Norway’s prime minister on Americans moving to her country

FAN Editor

When Norwegian Prime Minister Erna Solberg met with President Donald Trump in early January, little did she know that he would soon be invoking her country as one he would welcome more immigrants from. 

It may not have been his intention, but the president’s comments, which came shortly after he and Solberg convened, sparked a firestorm in the U.S. and globally, especially given the vulgarities he uttered in making clear his disdain for allowing more immigrants from Haiti, El Salvador and African nations. 

Solberg, prime minister of the non-European Union member Norway since 2013, put a diplomatic spin on a controversial topic in an interview with CBS MoneyWatch, saying it’s “good for Norwegians to hear they are liked.”

Still, she threw some good-natured cold water on Mr. Trump’s perhaps fleeting desire for more Norwegians to come live in the U.S., saying that trend peaked in the late 1880s. “There are in fact more Americans coming to live in Norway than there are Norwegians going to the U.S., so maybe we are getting some back.” 

Immigration from the Scandinavian country has slowed to a drip: Just 404 Norwegians became legal U.S. residents in 2016, according to the Department of Homeland Security. By comparison, Norway had about 10,000 immigrants from North America the same year, according to its statistics.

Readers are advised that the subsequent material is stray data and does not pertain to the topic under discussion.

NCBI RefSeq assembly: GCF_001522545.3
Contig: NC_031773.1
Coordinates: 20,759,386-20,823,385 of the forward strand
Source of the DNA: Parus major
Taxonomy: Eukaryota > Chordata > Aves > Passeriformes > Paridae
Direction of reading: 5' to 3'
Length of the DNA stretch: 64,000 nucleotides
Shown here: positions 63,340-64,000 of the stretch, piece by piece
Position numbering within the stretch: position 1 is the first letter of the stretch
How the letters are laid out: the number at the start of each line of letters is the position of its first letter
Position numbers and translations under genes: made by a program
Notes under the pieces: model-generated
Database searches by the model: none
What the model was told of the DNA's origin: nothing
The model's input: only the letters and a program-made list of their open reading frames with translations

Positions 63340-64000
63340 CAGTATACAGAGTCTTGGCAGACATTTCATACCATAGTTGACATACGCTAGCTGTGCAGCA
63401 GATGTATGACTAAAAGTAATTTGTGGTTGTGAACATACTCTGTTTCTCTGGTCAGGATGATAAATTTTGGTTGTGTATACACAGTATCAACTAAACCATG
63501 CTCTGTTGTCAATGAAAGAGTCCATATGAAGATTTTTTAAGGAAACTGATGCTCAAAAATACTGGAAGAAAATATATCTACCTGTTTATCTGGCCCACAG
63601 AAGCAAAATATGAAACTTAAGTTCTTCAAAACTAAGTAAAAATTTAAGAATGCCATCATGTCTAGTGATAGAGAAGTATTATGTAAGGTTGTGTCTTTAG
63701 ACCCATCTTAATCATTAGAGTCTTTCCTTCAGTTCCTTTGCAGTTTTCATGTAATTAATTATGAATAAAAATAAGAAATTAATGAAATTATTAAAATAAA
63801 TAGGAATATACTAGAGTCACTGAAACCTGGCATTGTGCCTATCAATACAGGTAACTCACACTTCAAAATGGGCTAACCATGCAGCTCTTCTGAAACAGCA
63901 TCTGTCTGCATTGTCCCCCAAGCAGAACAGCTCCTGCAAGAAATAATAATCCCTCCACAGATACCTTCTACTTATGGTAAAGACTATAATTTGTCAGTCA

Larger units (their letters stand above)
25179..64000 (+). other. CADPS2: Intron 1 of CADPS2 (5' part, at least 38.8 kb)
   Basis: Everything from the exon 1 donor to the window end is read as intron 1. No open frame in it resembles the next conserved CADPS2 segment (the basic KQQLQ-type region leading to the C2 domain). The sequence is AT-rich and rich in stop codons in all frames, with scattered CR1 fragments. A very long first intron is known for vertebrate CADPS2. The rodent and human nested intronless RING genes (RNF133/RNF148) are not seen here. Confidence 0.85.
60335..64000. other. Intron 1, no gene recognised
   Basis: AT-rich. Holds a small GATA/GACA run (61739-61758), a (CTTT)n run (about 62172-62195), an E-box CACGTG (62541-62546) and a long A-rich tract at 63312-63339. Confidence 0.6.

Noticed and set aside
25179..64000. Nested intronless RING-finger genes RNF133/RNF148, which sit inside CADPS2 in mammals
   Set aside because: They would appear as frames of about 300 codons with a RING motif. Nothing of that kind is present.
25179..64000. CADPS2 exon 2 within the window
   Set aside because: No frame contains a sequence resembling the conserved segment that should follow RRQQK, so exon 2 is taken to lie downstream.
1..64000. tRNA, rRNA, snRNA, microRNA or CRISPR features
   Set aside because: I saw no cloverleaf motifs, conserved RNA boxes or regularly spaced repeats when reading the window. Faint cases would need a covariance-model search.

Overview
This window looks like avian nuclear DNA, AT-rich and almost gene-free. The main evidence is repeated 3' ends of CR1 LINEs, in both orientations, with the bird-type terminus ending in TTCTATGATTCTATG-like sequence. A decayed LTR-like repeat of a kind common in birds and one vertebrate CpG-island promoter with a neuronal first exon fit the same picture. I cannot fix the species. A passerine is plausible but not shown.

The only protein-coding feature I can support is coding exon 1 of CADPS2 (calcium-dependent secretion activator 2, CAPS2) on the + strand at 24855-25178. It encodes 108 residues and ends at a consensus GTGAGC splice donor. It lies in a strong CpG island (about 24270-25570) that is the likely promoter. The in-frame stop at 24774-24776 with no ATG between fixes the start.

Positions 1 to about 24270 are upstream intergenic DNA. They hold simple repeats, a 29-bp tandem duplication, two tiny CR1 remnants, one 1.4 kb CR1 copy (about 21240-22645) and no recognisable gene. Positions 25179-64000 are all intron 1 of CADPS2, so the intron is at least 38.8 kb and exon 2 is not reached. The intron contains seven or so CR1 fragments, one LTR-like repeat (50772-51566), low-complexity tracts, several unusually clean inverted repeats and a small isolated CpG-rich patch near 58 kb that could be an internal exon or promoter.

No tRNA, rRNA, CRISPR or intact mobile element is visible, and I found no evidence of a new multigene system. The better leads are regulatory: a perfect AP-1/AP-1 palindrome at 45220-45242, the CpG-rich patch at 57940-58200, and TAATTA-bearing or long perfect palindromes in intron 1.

The issue is also one that Solberg has a background in, having served as Norway’s minister of immigration policies 15 years ago. In crafting a policy, government officials decided on a stated goal that “children of immigrants should have the same possibilities as the children of people born in Norway,” she said. 

Norway’s efforts along those lines are proving successful. “The rates of participation and follow through in secondary schools now equal” between both groups, she said. “The possibilities for the second generation are good.”

Climate change is another topic on which Norway has diverging views from that of the Trump administration. Solberg said she made the argument to the president that there are job-creation and business opportunities in green energy. 

“There is a lot of technology development now because some of us, like Norway, are doing strict policies on CO2 emissions,” she said. She noted that more than 40 percent of all new car sales in Norway are hybrids or electric vehicles. 

Tesla (TSLA) is among the manufacturers, she said, “selling quite a lot of cars to Norway now.”

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